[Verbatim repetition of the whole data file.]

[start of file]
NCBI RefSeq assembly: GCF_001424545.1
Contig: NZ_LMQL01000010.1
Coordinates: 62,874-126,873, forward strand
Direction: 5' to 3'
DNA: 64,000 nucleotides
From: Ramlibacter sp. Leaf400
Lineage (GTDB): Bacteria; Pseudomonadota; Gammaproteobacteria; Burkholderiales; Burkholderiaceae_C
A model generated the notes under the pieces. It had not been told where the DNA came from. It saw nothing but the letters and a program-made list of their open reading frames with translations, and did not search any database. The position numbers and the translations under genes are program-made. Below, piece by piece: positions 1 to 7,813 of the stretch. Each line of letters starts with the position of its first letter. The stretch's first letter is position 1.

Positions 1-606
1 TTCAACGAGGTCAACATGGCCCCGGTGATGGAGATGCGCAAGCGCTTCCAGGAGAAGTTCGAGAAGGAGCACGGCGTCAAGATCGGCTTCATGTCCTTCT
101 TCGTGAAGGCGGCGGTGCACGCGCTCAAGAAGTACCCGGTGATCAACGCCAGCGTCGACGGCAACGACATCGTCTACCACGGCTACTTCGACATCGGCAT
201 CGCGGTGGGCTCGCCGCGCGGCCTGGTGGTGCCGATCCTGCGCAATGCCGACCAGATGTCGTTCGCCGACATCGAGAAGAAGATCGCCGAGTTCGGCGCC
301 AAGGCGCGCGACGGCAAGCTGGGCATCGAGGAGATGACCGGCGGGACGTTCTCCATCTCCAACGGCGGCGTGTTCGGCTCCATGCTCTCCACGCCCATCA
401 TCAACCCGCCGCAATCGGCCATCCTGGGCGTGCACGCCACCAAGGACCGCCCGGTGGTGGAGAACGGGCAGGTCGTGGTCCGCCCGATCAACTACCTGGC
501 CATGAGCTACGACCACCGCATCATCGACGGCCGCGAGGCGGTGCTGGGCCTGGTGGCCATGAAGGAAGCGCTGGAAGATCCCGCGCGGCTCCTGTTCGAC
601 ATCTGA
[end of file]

NCBI RefSeq assembly: GCF_001424545.1
Contig: NZ_LMQL01000010.1
Coordinates: 62,874-126,873, forward strand
Direction: 5' to 3'
DNA: 64,000 nucleotides
From: Ramlibacter sp. Leaf400
Lineage (GTDB): Bacteria; Pseudomonadota; Gammaproteobacteria; Burkholderiales; Burkholderiaceae_C
A model generated the notes under the pieces. It had not been told where the DNA came from. It saw nothing but the letters and a program-made list of their open reading frames with translations, and did not search any database. The position numbers and the translations under genes are program-made. Below, piece by piece: positions 1 to 7,813 of the stretch. Each line of letters starts with the position of its first letter. The stretch's first letter is position 1.

Positions 1-606
1 TTCAACGAGGTCAACATGGCCCCGGTGATGGAGATGCGCAAGCGCTTCCAGGAGAAGTTCGAGAAGGAGCACGGCGTCAAGATCGGCTTCATGTCCTTCT
101 TCGTGAAGGCGGCGGTGCACGCGCTCAAGAAGTACCCGGTGATCAACGCCAGCGTCGACGGCAACGACATCGTCTACCACGGCTACTTCGACATCGGCAT
201 CGCGGTGGGCTCGCCGCGCGGCCTGGTGGTGCCGATCCTGCGCAATGCCGACCAGATGTCGTTCGCCGACATCGAGAAGAAGATCGCCGAGTTCGGCGCC
301 AAGGCGCGCGACGGCAAGCTGGGCATCGAGGAGATGACCGGCGGGACGTTCTCCATCTCCAACGGCGGCGTGTTCGGCTCCATGCTCTCCACGCCCATCA
401 TCAACCCGCCGCAATCGGCCATCCTGGGCGTGCACGCCACCAAGGACCGCCCGGTGGTGGAGAACGGGCAGGTCGTGGTCCGCCCGATCAACTACCTGGC
501 CATGAGCTACGACCACCGCATCATCGACGGCCGCGAGGCGGTGCTGGGCCTGGTGGCCATGAAGGAAGCGCTGGAAGATCCCGCGCGGCTCCTGTTCGAC
601 ATCTGA